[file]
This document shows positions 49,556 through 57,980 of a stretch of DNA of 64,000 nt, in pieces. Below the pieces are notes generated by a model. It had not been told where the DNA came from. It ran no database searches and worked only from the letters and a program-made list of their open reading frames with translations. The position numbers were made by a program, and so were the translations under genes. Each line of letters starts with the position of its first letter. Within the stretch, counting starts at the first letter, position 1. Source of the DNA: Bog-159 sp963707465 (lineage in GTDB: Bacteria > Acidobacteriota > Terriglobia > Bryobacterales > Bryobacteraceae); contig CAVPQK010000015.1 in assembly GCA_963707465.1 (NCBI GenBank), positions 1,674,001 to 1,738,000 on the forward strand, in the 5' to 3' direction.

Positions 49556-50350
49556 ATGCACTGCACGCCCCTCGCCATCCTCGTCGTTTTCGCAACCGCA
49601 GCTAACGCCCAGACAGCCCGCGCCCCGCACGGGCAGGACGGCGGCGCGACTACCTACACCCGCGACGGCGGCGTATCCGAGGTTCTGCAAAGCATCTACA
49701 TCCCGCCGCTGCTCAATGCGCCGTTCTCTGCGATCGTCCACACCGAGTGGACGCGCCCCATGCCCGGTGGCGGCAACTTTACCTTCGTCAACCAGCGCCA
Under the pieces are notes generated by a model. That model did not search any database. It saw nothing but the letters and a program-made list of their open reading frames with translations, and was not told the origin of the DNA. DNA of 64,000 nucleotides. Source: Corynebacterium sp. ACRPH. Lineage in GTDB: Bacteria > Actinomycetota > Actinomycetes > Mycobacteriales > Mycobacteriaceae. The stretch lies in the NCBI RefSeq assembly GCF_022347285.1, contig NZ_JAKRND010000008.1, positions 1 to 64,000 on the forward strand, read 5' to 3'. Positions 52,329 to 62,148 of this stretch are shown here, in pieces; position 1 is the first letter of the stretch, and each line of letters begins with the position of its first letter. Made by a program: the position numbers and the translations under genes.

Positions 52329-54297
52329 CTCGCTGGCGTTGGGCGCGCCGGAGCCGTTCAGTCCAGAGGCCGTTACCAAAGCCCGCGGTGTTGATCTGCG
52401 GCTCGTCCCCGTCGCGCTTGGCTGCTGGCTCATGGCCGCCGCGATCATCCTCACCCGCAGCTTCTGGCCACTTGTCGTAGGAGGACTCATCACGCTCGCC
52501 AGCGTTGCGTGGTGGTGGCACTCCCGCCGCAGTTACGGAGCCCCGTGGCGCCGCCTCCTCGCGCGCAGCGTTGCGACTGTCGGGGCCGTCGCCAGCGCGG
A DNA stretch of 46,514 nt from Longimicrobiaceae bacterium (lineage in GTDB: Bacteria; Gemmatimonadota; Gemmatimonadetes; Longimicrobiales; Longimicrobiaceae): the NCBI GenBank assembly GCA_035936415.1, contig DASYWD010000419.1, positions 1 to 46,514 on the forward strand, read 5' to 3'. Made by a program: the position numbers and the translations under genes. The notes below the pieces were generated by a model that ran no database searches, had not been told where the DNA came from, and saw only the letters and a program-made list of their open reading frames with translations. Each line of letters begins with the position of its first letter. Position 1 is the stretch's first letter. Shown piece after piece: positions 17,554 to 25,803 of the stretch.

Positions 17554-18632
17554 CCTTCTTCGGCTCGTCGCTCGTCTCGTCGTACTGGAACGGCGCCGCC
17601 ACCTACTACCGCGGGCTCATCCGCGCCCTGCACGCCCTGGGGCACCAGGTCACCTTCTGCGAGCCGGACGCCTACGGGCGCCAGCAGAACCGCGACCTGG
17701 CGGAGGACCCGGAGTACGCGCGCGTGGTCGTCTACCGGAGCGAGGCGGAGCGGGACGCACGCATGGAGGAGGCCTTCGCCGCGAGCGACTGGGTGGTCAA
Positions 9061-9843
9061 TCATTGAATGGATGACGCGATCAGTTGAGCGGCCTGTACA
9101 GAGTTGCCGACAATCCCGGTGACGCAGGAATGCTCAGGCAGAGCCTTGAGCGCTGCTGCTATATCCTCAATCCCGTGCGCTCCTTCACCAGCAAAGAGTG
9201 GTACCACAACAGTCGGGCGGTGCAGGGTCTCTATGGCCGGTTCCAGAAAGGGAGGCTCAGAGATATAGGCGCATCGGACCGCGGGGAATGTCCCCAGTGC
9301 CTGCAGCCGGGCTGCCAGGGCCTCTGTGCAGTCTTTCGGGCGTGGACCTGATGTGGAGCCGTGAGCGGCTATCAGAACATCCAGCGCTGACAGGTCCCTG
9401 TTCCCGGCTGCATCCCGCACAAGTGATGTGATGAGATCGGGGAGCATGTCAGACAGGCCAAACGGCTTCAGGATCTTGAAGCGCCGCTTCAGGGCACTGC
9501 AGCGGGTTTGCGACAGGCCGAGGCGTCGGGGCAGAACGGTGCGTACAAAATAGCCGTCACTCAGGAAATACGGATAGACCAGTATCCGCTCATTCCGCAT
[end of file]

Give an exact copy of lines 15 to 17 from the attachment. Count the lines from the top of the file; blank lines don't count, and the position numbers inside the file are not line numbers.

17701 CGGAGGACCCGGAGTACGCGCGCGTGGTCGTCTACCGGAGCGAGGCGGAGCGGGACGCACGCATGGAGGAGGCCTTCGCCGCGAGCGACTGGGTGGTCAA
Positions 9061-9843
9061 TCATTGAATGGATGACGCGATCAGTTGAGCGGCCTGTACA